Much is said about Jesus’ low-key birth. Small-town parents, strangers in Bethlehem, no vacancy, sleeping in the stable. Mary and Joseph were nobodies from nowhere. Unnoticed.
But Jesus’ birth was no secret. The birth of John the Baptist six months prior was “talked about through all the hill country of Judea” (Luke 1:65-66). And since John’s father knew who the Messiah was, all that talking surely pointed to Jesus’ arrival.
Then there were the shepherds. They also “made known the statement which had been told them about this Child. And all who heard it wondered at the things which were told them by the shepherds” (Luke 2:17-18).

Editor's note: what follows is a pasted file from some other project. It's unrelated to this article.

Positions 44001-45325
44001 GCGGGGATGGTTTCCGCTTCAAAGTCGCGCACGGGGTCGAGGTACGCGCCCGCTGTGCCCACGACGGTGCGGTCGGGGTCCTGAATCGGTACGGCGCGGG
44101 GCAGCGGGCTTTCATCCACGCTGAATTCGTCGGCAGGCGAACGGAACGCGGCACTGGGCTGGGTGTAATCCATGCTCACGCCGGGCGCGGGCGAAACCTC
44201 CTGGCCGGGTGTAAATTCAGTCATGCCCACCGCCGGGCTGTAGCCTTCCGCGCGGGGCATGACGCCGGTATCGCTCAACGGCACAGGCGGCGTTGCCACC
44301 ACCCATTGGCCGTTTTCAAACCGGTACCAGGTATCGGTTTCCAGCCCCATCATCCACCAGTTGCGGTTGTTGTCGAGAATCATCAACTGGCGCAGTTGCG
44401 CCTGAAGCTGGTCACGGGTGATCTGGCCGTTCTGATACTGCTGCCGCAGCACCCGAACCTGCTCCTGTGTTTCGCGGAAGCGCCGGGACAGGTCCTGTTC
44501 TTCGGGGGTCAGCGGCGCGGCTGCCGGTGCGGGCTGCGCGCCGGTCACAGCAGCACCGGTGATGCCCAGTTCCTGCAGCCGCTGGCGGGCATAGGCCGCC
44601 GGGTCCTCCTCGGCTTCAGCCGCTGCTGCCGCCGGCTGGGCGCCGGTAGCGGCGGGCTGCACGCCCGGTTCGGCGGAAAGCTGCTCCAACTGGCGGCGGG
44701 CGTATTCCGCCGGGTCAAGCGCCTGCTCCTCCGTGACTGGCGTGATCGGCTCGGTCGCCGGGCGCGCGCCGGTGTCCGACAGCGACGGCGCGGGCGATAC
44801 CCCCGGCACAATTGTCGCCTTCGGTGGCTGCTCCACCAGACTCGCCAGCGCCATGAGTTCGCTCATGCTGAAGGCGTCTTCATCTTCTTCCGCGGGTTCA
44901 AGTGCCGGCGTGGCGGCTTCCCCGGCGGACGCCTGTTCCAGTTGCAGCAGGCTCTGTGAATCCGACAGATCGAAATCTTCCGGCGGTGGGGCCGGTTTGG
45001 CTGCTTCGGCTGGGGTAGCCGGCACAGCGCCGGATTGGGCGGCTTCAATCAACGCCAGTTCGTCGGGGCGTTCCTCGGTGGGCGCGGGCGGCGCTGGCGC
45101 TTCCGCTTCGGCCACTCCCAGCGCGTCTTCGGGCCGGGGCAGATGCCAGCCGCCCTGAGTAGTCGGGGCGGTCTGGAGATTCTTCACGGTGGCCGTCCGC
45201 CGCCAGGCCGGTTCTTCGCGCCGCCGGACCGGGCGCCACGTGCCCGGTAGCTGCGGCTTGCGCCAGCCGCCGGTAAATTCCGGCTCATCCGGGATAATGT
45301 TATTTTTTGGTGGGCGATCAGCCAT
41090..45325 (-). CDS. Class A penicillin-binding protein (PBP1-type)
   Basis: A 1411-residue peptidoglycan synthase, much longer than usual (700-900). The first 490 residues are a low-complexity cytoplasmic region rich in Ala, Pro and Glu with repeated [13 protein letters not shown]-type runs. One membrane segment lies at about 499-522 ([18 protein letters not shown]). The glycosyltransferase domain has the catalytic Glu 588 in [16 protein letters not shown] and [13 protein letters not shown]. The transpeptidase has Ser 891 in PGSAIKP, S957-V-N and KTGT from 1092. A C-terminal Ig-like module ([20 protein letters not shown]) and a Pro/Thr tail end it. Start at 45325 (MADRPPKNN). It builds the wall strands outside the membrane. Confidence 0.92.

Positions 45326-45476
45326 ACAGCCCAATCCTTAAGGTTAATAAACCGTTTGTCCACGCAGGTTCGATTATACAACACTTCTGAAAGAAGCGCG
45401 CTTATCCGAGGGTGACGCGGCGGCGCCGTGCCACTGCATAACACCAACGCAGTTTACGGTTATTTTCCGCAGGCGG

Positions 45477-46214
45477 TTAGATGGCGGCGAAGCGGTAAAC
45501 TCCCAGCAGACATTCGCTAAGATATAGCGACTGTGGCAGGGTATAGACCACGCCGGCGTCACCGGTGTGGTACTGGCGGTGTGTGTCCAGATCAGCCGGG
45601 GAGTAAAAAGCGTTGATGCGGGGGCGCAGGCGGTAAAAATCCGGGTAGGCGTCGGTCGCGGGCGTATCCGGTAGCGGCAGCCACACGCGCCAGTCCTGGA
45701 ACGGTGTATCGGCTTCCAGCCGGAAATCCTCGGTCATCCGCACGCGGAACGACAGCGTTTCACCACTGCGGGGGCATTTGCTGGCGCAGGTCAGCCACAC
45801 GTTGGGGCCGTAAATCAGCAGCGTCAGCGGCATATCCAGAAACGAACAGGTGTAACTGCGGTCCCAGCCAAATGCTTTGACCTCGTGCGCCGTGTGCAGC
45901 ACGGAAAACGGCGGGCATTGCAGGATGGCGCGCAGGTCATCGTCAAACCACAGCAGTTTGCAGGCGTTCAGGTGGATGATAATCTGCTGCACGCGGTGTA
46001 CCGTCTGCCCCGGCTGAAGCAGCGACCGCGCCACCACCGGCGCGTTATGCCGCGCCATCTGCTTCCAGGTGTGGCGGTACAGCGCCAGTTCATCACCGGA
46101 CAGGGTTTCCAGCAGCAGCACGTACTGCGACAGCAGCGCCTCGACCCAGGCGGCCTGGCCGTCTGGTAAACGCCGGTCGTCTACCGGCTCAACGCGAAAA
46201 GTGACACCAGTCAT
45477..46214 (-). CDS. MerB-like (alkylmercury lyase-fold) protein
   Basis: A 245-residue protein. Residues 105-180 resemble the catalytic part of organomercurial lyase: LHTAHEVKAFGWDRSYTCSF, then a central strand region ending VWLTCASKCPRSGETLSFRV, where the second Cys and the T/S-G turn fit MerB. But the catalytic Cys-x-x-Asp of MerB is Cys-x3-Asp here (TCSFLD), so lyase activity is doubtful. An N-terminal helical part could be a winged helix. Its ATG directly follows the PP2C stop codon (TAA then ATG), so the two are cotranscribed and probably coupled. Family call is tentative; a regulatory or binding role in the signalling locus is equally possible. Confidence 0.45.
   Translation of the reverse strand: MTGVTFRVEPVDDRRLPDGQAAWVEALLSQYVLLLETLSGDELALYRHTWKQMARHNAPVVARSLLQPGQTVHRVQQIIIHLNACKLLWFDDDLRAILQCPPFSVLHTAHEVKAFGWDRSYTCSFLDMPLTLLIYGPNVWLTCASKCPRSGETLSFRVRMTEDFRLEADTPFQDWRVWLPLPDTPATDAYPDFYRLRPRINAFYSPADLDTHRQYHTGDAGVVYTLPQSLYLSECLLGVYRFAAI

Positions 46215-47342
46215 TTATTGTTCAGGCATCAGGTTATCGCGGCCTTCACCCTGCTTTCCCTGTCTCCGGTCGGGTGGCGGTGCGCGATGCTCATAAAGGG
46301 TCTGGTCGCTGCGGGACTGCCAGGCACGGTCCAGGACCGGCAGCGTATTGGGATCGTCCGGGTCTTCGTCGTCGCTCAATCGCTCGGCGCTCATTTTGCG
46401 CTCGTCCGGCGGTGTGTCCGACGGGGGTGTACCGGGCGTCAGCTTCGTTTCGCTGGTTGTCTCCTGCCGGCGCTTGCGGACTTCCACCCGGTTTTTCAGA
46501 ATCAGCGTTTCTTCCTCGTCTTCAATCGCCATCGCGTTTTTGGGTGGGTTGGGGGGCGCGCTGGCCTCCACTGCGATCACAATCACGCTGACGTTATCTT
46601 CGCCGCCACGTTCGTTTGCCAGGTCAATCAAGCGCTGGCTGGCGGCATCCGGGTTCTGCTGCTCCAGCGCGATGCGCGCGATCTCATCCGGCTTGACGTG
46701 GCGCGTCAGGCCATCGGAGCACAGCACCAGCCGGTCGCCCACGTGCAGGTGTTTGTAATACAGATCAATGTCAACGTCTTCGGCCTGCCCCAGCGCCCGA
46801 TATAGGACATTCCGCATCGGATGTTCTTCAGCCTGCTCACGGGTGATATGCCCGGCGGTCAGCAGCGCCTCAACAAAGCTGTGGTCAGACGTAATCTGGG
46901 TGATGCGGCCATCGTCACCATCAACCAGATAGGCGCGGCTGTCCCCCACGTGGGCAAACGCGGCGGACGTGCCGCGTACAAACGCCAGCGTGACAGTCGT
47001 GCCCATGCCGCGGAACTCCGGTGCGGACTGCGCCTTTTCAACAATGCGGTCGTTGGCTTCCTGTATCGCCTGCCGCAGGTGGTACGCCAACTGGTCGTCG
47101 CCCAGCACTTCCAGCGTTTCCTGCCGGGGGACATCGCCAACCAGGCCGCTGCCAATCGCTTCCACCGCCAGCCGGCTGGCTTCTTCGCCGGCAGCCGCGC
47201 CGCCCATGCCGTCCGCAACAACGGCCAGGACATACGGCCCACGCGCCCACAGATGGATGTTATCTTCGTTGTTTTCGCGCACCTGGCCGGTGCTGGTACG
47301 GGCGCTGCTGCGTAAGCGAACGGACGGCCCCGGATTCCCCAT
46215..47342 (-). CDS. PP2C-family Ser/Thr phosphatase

Later that month God led Simeon and Anna the Prophetess — both known and respected throughout Jerusalem — to meet Jesus in the Temple. Afterward, Anna “continued to speak of Him to all those who were looking for the redemption of Jerusalem” (Luke 2:38).
Society itself was keen with anticipation of a great king and deliverer to come from Judea. Josephus, Suetonius, Tacitus, and Virgil all mention this. The entire Roman world was expecting an unprecedented world leader to arise, and the Jewish scholars even knew the approximate time and place of His arrival (from Daniel’s prophecies and Micah 5:2).
Jesus’ birth was certainly not shrouded in secrecy. Anyone paying attention would have found out. Especially after the international incident recorded in our next passage.